Some have argued that the exemptions were not to meant to increase freedom, but to force people to be creative in a certain way, by using the fear of legal consequences to get people to self-censor their creations.
“The exemptions are setting the boundaries, confining creative minds in a bird cage,” said Chris Ng of the Progressive Lawyers Group.
What else do the critics want?
Three pan-democratic lawmakers say there are overseas examples to borrow from. But their suggested amendments – based on such jurisdictions as Canada, the United States and Singapore, and supported warily by some online users – are unlikely to be approved.
Under the fair dealing regime, copyright exceptions only apply to the use of materials if such use is for one of the prescribed purposes in the law. The fair use doctrine, on the other hand, does not specify the purpose of the use so long as the use is consistent with several “fairness” factors.
In order to better protect online users that create parody works, Cyd Ho Sau-lan, of the Labour Party, called for the new bill’s inclusion of an exception for users of a copyrighted work who are engaged in online dissemination of user-generated content (UGC). This includes altered pictures or videos, mash-up works, video clips of cover versions of songs or songs with rewritten lyrics, fan-made videos and streaming of video-game playing.
The Law Society said UGC or contract override required "serious and thorough evaluation" which should not delay the passing of the bill.
Legal-sector lawmaker Dennis Kwok, meanwhile, asked the government to study the British example, where exceptions for parody, caricature and pastiche include a provision restricting contractual terms from overriding or limiting such exceptions. The British government has explained that the contract override provision gave users, consumers and businesses certainty and clarity. In the absence of such restrictions or limitations, critics worry that commercial contracts could be concluded to circumvent copyright exceptions.
IT sector lawmaker Charles Mok backed these new additions to the bill. However, Ma Fung-kwok, the legislator for sports, performing arts and culture, argued otherwise. He said the British law would interfere with the freedom of contracts and with legitimate business dealings.
Why is the government reluctant to adopt these measures?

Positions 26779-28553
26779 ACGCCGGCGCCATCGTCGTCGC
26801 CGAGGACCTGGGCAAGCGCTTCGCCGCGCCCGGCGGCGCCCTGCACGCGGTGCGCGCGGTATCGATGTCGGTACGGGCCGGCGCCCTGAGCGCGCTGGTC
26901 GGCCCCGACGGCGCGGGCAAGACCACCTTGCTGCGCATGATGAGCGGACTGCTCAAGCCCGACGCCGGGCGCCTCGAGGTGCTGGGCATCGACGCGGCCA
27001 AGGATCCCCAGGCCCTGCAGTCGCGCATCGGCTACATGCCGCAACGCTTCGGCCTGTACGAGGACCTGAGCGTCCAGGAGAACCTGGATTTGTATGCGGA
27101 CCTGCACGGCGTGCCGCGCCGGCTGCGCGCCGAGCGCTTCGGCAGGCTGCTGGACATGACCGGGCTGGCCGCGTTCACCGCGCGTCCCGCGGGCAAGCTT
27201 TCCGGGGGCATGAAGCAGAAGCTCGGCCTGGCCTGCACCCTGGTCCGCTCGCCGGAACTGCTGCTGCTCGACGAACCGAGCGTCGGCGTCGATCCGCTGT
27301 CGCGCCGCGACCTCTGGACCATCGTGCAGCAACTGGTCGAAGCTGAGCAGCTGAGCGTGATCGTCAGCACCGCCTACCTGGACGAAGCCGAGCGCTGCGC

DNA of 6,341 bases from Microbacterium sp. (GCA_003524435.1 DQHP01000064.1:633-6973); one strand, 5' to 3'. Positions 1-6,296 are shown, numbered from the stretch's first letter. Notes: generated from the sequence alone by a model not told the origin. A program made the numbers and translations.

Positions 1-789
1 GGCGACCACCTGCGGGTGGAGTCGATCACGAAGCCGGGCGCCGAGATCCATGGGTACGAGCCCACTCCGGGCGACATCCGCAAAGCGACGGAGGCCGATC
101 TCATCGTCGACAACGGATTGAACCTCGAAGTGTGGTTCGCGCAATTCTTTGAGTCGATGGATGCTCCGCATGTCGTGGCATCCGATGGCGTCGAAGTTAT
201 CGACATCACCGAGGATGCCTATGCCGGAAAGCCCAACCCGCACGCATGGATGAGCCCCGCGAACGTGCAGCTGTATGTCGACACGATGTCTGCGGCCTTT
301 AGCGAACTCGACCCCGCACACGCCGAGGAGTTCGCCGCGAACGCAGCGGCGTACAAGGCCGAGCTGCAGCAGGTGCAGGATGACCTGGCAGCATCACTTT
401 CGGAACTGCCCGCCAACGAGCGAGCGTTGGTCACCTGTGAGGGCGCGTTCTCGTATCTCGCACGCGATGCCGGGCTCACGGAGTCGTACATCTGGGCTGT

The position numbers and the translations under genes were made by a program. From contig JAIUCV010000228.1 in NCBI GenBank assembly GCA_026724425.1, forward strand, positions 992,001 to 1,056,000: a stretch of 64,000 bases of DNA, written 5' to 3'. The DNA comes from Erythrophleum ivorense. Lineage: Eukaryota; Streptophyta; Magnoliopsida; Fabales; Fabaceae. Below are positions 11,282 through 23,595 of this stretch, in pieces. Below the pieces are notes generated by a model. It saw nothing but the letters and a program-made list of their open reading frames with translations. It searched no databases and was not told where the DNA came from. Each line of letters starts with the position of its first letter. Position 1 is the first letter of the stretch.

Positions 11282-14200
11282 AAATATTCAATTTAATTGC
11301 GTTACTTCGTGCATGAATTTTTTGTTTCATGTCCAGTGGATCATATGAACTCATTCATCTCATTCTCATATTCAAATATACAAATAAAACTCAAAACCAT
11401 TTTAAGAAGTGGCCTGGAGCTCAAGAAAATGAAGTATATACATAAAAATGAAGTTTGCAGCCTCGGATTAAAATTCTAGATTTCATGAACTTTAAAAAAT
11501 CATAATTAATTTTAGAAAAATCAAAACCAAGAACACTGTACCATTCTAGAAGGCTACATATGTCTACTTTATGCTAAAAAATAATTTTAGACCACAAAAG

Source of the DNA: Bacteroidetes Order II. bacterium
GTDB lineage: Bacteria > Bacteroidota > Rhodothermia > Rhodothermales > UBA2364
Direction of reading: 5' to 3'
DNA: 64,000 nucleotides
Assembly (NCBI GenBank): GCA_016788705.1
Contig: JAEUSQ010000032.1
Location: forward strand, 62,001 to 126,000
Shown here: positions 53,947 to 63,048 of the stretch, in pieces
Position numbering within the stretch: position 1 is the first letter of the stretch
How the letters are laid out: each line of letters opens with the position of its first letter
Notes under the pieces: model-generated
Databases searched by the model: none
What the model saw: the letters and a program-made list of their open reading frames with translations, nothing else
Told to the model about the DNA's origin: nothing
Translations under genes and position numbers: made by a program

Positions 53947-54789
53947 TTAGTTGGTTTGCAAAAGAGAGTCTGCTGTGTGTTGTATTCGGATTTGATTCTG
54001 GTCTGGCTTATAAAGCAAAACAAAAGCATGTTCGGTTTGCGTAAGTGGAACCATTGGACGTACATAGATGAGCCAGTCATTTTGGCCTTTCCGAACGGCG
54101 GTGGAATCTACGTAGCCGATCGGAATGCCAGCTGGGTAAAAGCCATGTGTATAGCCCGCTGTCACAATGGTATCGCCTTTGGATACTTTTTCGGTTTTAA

The Commerce and Economic Development Bureau appears to be taking a wait-and-see approach to the suggestions for UGC and contract override, while it is strongly against Chan’s call for “fair use”.
Fair use, the department said, represented “a fundamental revamp of our copyright regime” and had to be considered in the light of a consultation exercise.
As for UGC, the government has reservations about its vagueness and lack of definition. There is no widely accepted definition of UGC at the international level, officials told the Legislative Council earlier.
“As far as the administration is aware, only Canada has introduced the UGC exception in her copyright legislation,” according to a Legco paper. “As the matter is still subject to debate, the administration considers it prudent not to legislate with reference to the concept of UGC in the current exercise.”
But what has attracted most criticism from pan-democrats is the government’s description of the contract override provision as “highly controversial”.
The British government had been criticised for underestimating the adverse economic impact of the contract override provision, Hong Kong officials said. They added that the responsible British minister had said that the impact would be evaluated within five years.
David Wong, deputy secretary for commerce and economic development, said the bill needed to be passed urgently. But he pledged to begin conducting a review of the amendments proposed by pan-democrats right afterwards.
Kwok said that a number of the provisions in existing ordinances in Hong Kong had already overridden the freedom of contracts, such as the Employment Ordinance and Disability Discrimination Ordinance.